Large-scale HPC simulations with their inherent I/O bottleneck have made in situ visualization an essential approach for big data analysis. The International Workshop on In Situ Visualization (WOIV) provides a venue for speakers to share and exchange practical expertise and experience with methods, workflows and applications.
For this 4th edition of the workshop, submissions are encouraged on approaches that did not deliver the anticipated results or did not live up to their expectations. Here, a focus is expected to be on first-hand reports on lessons learned, discussing potential reasons why the approach did not work out as originally intended. In general, speakers should detail if and how the application drove abstractions or other kinds of data reductions and how these interacted with the expressiveness and flexibility of the visualization for exploratory analysis.
The workshop brings together a wide-ranging audience of visualization scientists, computational scientists, and simulation developers, who are involved in the development, deployment, or maintenance of in situ visualization approaches on HPC infrastructures. The main focus of the workshop is to provide practical insights that serve as inspiration for attendees to develop, refine and avoid pitfalls in their own HPC environments. In addition, submissions are encouraged that present currently open practical challenges in big data analysis and discuss potential solution approaches.
Areas of interest for WOIV include, but are not limited to:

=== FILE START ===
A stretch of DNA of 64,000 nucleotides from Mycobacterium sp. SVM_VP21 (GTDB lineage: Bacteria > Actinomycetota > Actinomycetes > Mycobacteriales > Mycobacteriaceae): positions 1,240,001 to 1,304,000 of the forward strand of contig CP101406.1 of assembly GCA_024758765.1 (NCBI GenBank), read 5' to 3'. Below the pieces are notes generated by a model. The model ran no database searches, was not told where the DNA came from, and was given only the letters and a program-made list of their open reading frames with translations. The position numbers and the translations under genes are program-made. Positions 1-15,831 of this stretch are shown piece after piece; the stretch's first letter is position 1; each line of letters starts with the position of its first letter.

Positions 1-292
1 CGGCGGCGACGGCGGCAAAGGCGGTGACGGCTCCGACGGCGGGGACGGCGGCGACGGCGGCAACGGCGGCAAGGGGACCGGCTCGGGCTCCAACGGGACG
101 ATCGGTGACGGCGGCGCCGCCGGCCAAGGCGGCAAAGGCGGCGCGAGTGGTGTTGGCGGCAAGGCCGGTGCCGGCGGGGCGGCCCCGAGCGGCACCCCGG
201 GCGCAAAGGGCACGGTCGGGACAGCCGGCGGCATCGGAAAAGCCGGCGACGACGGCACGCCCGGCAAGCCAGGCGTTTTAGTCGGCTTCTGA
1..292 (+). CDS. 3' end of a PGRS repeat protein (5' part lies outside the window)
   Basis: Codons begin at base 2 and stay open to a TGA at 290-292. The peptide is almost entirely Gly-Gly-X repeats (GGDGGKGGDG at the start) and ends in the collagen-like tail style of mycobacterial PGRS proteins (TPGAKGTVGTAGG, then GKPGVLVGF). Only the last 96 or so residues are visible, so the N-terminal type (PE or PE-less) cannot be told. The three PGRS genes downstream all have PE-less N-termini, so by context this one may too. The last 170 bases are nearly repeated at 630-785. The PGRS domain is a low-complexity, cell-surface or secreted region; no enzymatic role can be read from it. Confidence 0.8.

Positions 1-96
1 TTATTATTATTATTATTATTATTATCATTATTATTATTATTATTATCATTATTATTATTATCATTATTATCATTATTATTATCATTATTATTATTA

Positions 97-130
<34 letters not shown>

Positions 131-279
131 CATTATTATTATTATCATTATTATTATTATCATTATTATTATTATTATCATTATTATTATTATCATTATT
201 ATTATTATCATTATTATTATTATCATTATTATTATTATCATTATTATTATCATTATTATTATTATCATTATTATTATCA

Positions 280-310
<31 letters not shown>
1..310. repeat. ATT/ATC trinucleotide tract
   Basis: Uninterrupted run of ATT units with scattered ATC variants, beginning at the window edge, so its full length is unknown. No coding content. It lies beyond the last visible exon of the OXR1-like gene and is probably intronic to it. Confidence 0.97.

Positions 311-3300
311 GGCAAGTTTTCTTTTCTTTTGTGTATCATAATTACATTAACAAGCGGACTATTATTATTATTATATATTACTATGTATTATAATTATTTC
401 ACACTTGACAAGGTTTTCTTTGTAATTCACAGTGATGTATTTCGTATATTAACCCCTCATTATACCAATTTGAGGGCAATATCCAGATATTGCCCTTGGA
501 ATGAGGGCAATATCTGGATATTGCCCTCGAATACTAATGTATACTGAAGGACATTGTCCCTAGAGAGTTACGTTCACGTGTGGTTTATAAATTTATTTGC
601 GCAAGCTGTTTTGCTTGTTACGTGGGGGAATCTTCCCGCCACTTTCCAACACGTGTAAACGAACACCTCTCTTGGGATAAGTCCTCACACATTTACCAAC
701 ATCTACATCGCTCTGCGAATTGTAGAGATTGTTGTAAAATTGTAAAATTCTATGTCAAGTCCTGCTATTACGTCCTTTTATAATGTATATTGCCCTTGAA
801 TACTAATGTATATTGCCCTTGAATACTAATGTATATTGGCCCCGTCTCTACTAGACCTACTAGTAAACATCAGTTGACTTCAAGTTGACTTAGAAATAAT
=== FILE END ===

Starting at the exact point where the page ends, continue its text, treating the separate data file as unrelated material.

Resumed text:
In situ infrastructures
Current Systems: production quality, research prototypes
Successful and unsuccessful approaches, dead ends
Opportunities / Gaps
System resources, hardware, and emerging architectures
Hardware and architectures that provide opportunities for in situ processing, such as burst buffers, staging computations on I/O nodes, sharing cores within a node for both simulation and in situ processing
Methods / algorithms / applications / Case studies
Analysis: feature detection, statistical methods, temporal methods, geometric methods
Visualization: information visualization, scientific visualization, time-varying methods
Data reduction / compression
Examples/case studies of solving a specific science challenge with in situ methods / infrastructure.
Integration: data modeling, software-engineering
Resilience: error detection, fault recovery
Workflows for supporting complex in situ processing pipelines
Preserve important elements
Significantly reduce the data size
Flexibility for post-processing exploration
Location: Marriott Frankfurt Hotel
Workshop registration: ISC website